Canadian Hadassah-WIZO (CHW)
Ben* is a five-year-old child who was referred to the CHW Center for Clinical Training & Community Care for speech therapy at age three.
Ben is a very intelligent little boy. However, when he arrived to the CHW Center, he was unable to express himself. Very quickly, the speech pathologists were able to diagnose Ben with verbal Apraxia. Apraxia is a speech disorder that causes people, including many children like Ben, to have difficulty articulating themselves.
When Ben began treatment, he could only say two consonants correctly and spoke few, single-syllabled words.
For two years, Ben received speech therapy at the CHW Center. The treatment method that the speech and language pathologists together with the audiologists felt would be best for Ben was a structured and graded therapy approach which emphasized teaching Ben new sounds to say while increasing the complexity and length of the new words.
After 18 months he began to speak fluently. Today, Ben is in kindergarten and does not require any further intervention.
As a result of the CHW Center, Ben’s life has been remarkably changed. He learns alongside the other children his age, at the same rate, and with no disadvantage; his parents are so grateful to Hadassah Academic College and CHW for supporting them and their precious son on this journey.
*Name changed for confidentiality
Children see and learn from their parent’s behaviours and actions. When a child is exposed to living in an abusive home, even if the abuse is not directed at them but rather the woman, their mother, it leaves its mark on the entire family.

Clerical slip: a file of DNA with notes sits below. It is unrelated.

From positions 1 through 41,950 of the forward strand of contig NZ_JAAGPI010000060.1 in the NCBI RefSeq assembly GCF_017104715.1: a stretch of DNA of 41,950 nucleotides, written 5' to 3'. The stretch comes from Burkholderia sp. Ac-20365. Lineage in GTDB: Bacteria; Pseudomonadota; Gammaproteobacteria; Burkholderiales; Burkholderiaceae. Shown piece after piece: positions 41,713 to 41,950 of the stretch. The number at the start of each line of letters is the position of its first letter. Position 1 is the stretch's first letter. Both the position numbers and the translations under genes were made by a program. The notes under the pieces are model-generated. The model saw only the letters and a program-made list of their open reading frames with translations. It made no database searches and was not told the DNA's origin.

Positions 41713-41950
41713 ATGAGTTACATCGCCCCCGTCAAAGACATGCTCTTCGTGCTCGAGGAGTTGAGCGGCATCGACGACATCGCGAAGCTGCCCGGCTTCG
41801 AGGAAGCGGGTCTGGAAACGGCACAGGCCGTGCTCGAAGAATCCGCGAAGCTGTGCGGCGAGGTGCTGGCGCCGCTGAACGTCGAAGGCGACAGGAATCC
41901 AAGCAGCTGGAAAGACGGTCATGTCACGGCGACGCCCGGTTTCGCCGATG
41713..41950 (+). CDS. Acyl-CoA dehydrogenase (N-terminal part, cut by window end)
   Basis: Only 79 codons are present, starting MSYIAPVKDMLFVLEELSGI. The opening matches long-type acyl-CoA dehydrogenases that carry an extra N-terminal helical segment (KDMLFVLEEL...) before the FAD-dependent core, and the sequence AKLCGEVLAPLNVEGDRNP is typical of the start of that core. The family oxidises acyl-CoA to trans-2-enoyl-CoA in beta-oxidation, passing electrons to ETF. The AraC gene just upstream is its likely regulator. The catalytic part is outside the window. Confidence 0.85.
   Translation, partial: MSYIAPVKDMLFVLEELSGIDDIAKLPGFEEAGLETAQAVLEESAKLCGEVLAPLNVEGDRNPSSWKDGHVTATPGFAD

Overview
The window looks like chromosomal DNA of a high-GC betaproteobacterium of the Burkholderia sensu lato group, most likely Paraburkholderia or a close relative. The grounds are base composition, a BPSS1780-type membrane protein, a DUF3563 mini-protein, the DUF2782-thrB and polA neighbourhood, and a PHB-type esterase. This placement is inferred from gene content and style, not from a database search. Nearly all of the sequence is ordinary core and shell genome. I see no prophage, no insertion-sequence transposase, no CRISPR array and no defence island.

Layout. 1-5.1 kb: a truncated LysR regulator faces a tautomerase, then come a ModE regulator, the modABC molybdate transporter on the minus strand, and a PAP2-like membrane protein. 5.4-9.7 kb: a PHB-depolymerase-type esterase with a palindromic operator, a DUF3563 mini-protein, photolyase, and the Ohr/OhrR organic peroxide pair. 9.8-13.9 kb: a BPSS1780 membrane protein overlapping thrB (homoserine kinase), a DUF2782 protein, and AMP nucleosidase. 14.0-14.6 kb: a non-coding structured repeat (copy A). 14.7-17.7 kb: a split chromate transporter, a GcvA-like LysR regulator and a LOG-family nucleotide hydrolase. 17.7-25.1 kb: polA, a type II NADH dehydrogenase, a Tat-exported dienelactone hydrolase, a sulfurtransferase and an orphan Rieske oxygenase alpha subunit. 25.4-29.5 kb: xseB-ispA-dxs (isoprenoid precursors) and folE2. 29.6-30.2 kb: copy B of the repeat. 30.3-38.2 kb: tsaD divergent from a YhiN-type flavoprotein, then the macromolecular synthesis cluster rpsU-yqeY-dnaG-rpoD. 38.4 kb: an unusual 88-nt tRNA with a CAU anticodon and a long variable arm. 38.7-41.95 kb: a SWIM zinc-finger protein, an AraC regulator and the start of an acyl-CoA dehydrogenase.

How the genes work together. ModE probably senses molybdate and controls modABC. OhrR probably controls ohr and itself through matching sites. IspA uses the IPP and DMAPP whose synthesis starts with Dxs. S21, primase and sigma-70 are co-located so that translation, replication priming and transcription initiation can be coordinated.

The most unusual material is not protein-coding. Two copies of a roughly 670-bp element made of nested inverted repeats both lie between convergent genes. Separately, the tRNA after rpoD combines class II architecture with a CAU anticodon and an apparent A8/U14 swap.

WIZO, with the support of CHW and other WIZO Federations, is dedicated to helping women living with domestic violence and preventing violence in the home. Through operating two shelters for battered women, and their children, WIZO provides these women with the tools to be independent and live violence-free lives.
Children are the next generation in the cycle of violenceIn November, the International Day for the Elimination of Violence against Women is marked around the world. Every year, WIZO turns a spotlight on another issue that requires attention in the field of domestic violence.This year, WIZO is raising the issue of caring for children who are witnesses to violence.Hundreds of thousands of women, children and men are trapped in the cycle of violence.The percentage of children treated is consistently low.WIZO is working to change these children from being 'transparent', to being present and heard.
Posted by World WIZO on Thursday, November 16, 2017
As it is evident, ending the cycle of violence is of grave importance. This year, WIZO campaigned not only to raise awareness to the issue of domestic violence against women, but also to highlight the immensely negative impact this has on the children who are witness to the violence. As WIZO states, “Children are the next generation in the cycle of violence.”
CHW is standing together with WIZO to make a difference in the lives of hundreds of thousands of women and children daily throughout Israel.